Brewers 2, Cubs 0: Zack Greinke shut ’em out for six and two-thirds and the pen took them the rest of the way. Rickie Weeks’ ankle injury was a big downer, though.

Rockies 3, Dodgers 1: The Rockies avoid the sweep thanks to a nice outing by Aaron Cook. Hiroki Kuroda pitched for L.A. Maybe for the last time if the trade rumors are to be believed.

Diamondbacks 4, Padres 3: Justin Upton hit two homers. One of them was fueled by anger because Corey Luebke quick pitched him, which my unwritten rule book clearly states is frowned upon. Look, it’s clearly unwritten right here in white and white on invisible page 38: “pitchers shall wait until hitters are ready for the pitch before delivering said pitch.”

Athletics 13, Rays 4: Two teams heading in very different directions. Hideki Matsui and Ryan Sweeney hit homers in the fourth inning — part of a nine-run fourth inning — for the offensive juggernaut Oakland Athletics. Seventeen hits in all, with every starter having at least one. Five runs batted in for Matsui.

Twins 7, Rangers 2: Brian Duensing allowed only one run is six and two-thirds. Bigger news: Joe Mauer hit a homer. An actual home run. First one since last September.

Astros 4, Cardinals 2: And the curse of Colby Rasmus begins.

Yankees GM Brian Cashman not considering demoting struggling Greg Bird

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Yankees first baseman Greg Bird gave his team tons of confidence to hand him the everyday job at first base to start the 2017 regular season, batting .451/.556/1.098 with eight home runs in 51 spring at-bats. But he’s followed that up by hitting .107/.254/.214 through the first month of the regular season.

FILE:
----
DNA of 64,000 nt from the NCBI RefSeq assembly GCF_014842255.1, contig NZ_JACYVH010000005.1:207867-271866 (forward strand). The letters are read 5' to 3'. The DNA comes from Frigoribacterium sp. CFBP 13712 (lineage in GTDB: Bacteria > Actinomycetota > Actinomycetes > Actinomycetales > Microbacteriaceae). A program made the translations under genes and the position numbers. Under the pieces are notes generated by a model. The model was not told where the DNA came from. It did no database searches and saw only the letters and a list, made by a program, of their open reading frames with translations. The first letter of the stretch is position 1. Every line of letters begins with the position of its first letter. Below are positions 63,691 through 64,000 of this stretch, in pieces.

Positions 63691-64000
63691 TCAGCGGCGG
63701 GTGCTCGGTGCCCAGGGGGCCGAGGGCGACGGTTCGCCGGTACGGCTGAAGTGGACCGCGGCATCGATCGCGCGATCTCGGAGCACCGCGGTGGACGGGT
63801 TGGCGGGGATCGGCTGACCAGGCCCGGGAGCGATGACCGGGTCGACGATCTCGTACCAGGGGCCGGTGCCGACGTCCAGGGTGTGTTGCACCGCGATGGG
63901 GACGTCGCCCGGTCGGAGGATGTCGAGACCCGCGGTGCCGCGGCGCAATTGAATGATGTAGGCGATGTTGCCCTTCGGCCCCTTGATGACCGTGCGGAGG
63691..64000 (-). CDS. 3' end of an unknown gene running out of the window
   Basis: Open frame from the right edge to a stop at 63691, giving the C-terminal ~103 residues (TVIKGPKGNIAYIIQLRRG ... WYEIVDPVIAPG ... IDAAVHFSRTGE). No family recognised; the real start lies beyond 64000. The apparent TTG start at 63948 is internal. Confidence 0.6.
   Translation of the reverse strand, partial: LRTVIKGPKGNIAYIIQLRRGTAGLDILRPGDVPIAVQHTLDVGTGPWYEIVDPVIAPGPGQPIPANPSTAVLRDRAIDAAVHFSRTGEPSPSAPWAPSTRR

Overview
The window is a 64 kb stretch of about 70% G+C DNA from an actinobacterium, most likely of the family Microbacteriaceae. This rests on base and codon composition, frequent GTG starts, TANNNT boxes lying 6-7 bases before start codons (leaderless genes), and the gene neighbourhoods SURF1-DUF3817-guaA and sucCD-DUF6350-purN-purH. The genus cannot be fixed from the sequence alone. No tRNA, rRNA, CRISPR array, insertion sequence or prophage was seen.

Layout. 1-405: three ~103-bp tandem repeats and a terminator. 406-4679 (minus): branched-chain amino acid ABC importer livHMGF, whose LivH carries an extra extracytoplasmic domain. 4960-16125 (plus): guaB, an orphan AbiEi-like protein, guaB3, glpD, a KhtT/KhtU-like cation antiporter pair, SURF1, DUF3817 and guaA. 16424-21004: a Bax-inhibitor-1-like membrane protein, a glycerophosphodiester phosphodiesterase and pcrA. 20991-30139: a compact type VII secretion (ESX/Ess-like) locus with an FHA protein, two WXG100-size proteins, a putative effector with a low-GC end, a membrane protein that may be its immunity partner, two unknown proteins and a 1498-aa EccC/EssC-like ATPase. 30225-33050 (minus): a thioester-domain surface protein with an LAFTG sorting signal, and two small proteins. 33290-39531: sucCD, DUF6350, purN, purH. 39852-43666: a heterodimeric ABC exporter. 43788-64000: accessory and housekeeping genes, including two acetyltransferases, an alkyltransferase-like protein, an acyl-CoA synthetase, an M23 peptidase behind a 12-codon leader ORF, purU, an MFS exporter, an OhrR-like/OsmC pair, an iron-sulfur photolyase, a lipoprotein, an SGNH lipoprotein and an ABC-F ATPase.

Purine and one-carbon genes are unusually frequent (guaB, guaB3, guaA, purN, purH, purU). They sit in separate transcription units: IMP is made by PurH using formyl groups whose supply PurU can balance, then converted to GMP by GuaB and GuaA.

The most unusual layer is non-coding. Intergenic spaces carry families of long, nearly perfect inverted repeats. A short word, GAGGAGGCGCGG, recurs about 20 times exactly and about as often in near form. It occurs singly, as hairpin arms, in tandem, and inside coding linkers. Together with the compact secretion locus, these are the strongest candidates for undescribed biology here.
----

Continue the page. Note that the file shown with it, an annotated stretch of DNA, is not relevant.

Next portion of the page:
GM Brian Cashman doesn’t have any intent to demote Bird back to Triple-A Scranton/Wilkes-Barre, MLB.com’s Bryan Hoch reports. Cashman said, “It’s not even an option for me in my mind right now, at all.”

Bird didn’t start Sunday’s game against the Orioles, a 7-4 loss in 11 innings. Lefty Wade Miley started for the Orioles, prompting manager Joe Girardi to put Chris Carter into the lineup at first base. If Bird isn’t able to figure things out, Carter might have an increased role on the team.

Chris Archer threw behind Jose Bautista

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Rays starter Chris Archer threw his first pitch to Blue Jays outfielder Jose Bautista behind the slugger’s back with one out in the first inning of Sunday afternoon’s game in Toronto. Bautista and Archer then had a staredown. Home plate umpire Jim Wolf issued warnings to both teams. Bautista ultimately flied out to right field and he appeared to have a quick word with Archer on his way back to the dugout.

Archer could have been exacting revenge — euphemistically known as “protecting his teammate” — because Jays reliever Joe Biagini hit Rays outfielder Steven Souza in the seventh inning of Saturday’s game. Souza was forced to leave the game and underwent an X-ray, which came back negative. He was held out of Sunday’s lineup. Biagini’s pitch did not appear to be intentional.

The Jays won Sunday’s contest 3-1 with no further incident. The two clubs meet again in Tampa for a three-game series starting on May 5, so we’ll see if Sunday was the last of the bad blood between them.